Good marketing boils down to two primary areas: perfecting standard processes (like AARRR metrics) and uncovering new innovations (popularly termed “growth hacks“). Hopefully this series on clever growth hacks will inspire new ideas that push the envelope.
Casey Neistat – two years ago he was a decently well known innovative filmmaker. Today, he’s one of the best known YouTube celebrities. His channel has over six million subscribers, and his videos regularly get one to four million views each.
But it wasn’t always this way.
Casey’s channel grew in two waves:
#1 Slow burn (2012 – 2015)
Six years ago, Casey created his channel and started publishing high-quality short films. And for about five years, he published one to two dozen videos each year. Most didn’t get a lot of traction, but some went viral in a big way.1
During this time, his channel was growing by ~20k new subscribers each month.
#2 Exponential growth (early 2015 to late 2016)
Then on May 26, 2015, Casey launched his daily vlog. Suddenly his videos per year skyrocketed from ~20 to more than 365! These daily vlogs weren’t necessarily as meticulously planned as some of his earlier multi-day shoots, but his skill as a filmmaker shone through as he pushed the vlogging envelope with new techniques like drone shots and timelapses.
During this time, his monthly subscriber growth scaled rapidly to 150k, then 300k, and eventually hit 850k on the back of a particularly successful month.
Growth lesson: Doubling Down has an Exponential effect
The impact of a single video was quite small. The impact of 20 videos a year was bigger – enough to build a respectable following. But the impact of 365 videos a year? That was enough to achieve elite-level results.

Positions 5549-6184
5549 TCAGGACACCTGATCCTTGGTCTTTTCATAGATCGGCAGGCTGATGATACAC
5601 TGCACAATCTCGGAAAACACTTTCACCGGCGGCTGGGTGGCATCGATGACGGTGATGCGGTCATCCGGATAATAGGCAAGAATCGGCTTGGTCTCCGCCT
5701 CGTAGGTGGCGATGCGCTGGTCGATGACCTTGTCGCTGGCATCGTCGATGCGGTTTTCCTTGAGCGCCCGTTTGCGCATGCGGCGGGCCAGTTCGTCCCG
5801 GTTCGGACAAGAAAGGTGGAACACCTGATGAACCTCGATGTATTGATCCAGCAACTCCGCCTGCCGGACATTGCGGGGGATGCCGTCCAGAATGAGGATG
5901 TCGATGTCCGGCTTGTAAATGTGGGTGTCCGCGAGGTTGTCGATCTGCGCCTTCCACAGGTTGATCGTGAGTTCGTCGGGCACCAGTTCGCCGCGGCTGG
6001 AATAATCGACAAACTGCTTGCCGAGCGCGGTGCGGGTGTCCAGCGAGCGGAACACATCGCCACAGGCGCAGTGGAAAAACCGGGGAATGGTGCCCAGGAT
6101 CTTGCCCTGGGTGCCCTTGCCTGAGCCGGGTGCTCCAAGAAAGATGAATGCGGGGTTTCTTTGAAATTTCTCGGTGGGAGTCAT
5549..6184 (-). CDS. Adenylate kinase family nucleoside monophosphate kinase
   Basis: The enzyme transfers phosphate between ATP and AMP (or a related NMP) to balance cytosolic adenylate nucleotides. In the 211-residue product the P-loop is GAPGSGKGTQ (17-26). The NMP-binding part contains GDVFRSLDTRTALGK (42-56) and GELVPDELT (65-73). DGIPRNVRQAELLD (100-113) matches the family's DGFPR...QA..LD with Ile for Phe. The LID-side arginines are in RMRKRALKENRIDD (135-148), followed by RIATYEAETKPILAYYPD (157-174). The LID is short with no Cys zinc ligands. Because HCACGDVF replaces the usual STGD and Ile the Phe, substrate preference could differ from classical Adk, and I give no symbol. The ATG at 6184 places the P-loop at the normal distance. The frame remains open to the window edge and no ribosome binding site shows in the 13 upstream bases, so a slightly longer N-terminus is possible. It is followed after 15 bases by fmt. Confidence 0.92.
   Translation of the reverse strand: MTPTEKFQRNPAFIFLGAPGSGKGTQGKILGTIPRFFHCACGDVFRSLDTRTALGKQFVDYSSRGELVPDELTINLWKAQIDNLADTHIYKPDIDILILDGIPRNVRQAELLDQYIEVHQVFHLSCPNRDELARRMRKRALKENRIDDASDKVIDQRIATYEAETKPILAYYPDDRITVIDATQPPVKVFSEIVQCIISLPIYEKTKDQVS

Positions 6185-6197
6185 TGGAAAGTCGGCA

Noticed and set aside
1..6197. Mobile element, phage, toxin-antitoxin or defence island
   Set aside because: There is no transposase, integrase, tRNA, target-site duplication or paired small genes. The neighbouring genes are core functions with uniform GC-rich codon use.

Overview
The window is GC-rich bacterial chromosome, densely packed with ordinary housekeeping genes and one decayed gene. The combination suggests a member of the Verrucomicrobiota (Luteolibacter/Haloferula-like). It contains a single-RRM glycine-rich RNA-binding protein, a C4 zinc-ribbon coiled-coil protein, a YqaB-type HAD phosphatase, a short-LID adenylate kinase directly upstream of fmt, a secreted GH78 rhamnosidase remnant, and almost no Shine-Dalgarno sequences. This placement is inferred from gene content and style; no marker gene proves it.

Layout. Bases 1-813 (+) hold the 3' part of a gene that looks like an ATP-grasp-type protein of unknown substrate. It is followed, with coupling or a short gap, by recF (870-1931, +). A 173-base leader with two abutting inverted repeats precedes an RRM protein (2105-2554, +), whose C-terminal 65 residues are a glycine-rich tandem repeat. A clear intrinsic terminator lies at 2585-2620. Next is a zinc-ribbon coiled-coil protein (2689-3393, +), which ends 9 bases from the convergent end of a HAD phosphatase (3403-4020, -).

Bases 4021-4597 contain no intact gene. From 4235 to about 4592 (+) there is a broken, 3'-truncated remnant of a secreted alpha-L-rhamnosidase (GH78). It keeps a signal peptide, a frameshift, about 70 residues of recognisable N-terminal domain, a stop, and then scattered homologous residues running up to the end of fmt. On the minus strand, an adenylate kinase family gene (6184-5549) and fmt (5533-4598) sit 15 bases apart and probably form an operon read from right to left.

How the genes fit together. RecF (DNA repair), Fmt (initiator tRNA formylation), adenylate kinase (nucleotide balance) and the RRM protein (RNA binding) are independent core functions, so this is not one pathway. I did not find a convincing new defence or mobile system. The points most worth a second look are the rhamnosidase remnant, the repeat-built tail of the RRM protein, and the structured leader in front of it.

This principle holds true in other areas. In 2012, Hubspot found that the number of lead pages correlated to the volume of leads generated. This sounds obvious – the more campaigns you’re running, the more lead pages you’ll have, the more leads you’ll have. But here’s the interesting part: going from four to eight landing pages had almost no effect. But moving from 10 to 15 landing pages correlated to a 55% increase in lead volume.2
What if you do twice as many webinars? Or twice as much email segmentation? Or what about just making one small marketing improvement every day?
Bonus effect: Quality goes up
Quantity matters; quality matters. In the tug-of-war between these two anchors, we often tend to gravitate toward quality – waiting to ship until it’s perfect. In real life though, quality tends to follow quantity. If Casey hadn’t forced himself to publish daily, he never would have uncovered many of the innovations that he did during this period. Start shipping and improvement will suddenly show its face more often.